The federal government has announced a funding injection of $70.1 million into the Australian Securities and Investments Commission (ASIC) in a plan to strengthen the regulator’s powers.
Part of the funding, $8 million, will be put towards ASIC’s plan to embed staff within the four major banks and AMP. It’s the first time such a move has been made, and staff will be tasked with monitoring governance and compliance action.
An additional $9.4 million will be used to improve supervision of the $2.6 trillion superannuation sector. This sector is currently under heavy scrutiny, thanks to the royal commission and a number of high profile and unflattering reports.
ASIC will use the money to force funds to be more transparent and improve client outcomes.
It will also receive $26.2 million to help it take action against well-funded wrongdoers, with another $6.8 million to build a taskforce dedicated to carrying out a review of corporate governance and pursue failings in listed companies.
“This new funding will bolster ASIC’s enforcement capabilities and enable it to undertake new regulatory activities and investigations, so as to better deliver on its mandate of combating misconduct in corporations and in the financial services industry,” Treasurer Scott Morrison and Minister for Financial Services Kelly O’Dwyer said in a statement.
“The additional funding follows a decision by ASIC’s new chairman, James Shipton, to re-focus ASIC’s strategic direction on proactive enforcement and increase onsite supervisory approaches.”
Speaking at a joint press conference on Tuesday, Mr Morrison said the regulators have had a growing challenge to get the culture and approach right to the job.
"As a cop on the beat, you need to walk softly and carry a big stick," he said.
"Last time Kelly O'Dwyer and I were talking about these issues, we were announcing those tougher penalties, a million dollars for individuals and even more so for institutions. Those penalties and enforcement arrangements are significant and we have been building them now for years as the government has continued, ever since the Financial System Inquiry through to now, taking action and getting on with the job."
How will it work?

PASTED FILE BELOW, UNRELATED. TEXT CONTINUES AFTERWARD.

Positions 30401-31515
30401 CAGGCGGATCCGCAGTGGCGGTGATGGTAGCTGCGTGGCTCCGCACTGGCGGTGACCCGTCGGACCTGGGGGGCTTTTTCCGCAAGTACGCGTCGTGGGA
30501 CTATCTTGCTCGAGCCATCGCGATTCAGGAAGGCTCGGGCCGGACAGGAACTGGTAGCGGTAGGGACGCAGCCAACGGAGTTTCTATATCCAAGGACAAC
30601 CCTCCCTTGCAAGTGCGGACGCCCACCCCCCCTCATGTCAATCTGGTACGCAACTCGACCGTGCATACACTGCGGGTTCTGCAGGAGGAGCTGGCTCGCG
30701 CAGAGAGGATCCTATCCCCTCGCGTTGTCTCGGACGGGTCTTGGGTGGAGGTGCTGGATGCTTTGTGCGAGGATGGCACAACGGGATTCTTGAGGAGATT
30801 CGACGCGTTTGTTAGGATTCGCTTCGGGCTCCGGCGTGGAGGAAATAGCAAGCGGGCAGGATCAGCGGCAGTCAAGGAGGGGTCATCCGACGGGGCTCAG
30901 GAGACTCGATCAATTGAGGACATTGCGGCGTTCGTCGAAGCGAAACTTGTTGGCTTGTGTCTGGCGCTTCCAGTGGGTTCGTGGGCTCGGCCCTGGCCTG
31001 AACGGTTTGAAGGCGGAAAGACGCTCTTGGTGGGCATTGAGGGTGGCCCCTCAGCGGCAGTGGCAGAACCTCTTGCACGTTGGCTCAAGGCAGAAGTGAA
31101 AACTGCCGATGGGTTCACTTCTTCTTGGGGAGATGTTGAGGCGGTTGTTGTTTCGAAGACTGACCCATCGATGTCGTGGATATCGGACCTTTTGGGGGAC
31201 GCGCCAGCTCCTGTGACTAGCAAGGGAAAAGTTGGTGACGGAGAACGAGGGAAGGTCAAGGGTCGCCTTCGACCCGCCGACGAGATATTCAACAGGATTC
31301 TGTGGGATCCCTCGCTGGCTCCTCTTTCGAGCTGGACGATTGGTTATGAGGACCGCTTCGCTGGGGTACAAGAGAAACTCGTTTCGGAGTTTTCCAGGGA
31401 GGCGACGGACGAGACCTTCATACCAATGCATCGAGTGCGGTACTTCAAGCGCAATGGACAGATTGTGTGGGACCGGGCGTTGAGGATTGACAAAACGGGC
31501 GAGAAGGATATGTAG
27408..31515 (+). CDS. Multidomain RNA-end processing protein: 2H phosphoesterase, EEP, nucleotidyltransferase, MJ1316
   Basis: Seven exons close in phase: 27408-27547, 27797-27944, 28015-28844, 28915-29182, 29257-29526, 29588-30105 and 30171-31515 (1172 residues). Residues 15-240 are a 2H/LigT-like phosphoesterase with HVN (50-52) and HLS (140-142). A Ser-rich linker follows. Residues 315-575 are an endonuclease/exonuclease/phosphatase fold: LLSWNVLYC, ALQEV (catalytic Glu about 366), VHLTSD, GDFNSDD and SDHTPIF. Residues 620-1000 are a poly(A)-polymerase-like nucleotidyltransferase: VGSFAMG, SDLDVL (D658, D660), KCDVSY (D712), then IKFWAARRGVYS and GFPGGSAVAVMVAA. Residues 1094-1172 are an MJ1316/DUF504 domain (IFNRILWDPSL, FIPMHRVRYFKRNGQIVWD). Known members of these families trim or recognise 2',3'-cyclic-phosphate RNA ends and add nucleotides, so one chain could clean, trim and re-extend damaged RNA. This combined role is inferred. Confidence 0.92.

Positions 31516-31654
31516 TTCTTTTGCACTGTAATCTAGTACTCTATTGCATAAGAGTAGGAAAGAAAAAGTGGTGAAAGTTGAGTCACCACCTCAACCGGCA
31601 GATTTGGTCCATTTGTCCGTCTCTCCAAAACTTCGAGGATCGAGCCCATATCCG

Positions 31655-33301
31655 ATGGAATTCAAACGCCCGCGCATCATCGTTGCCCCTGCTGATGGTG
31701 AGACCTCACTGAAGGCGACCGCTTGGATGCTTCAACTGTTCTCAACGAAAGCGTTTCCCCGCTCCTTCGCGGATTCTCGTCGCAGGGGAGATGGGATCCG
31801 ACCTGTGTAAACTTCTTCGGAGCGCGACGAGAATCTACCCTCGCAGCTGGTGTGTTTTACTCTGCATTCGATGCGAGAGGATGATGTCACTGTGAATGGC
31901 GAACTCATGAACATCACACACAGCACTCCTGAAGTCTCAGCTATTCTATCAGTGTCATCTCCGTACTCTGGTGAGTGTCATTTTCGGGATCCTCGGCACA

Mr Shipton said there will be "up to 20" people part of the bank monitoring team.
"They will be spending significant amounts of time inside financial institutions. That may be days, may be weeks, may be months, depending on the project at hand, depending on the task at hand and depending on the harm that we're trying to solve for," he said.
The project will begin in the coming weeks, with the embedded staff engaging at all points of the financial systems' processes.
Superannuation funds could be next
The Treasurer said he has an "open mind" on extending the infiltration to other parts of the sector.
He said the Banking Executive Accountability Regime is a good example of this approach.
"I make no secret of the plan that once we stand it up there in our Open Banking Regime, it's coming to energy, it's coming to utilities, it’s coming to telcos. Because strong enforcement from the regulators, rather than more regulation, competition that actually drives cultural change and a focus on the customer, accountability that comes through things like the executive accountability regime and a change in board culture and governance that is being driven through these processes," Mr Morrison said.
"That all adds to a stronger economy and better outcomes for the customer."
Responding to the funding, the Australian Banking Association’s CEO, Anna Bligh, said restoring trust in the sector is a joint goal.
“Banks will work proactively and in good faith with ASIC on the measures announced today to improve monitoring of regulation and increase the transparency of the financial services industry,” she said.
“While the industry awaits further details of how the new initiatives will operate, it is committed to ensuring it is quickly and efficiently implemented.”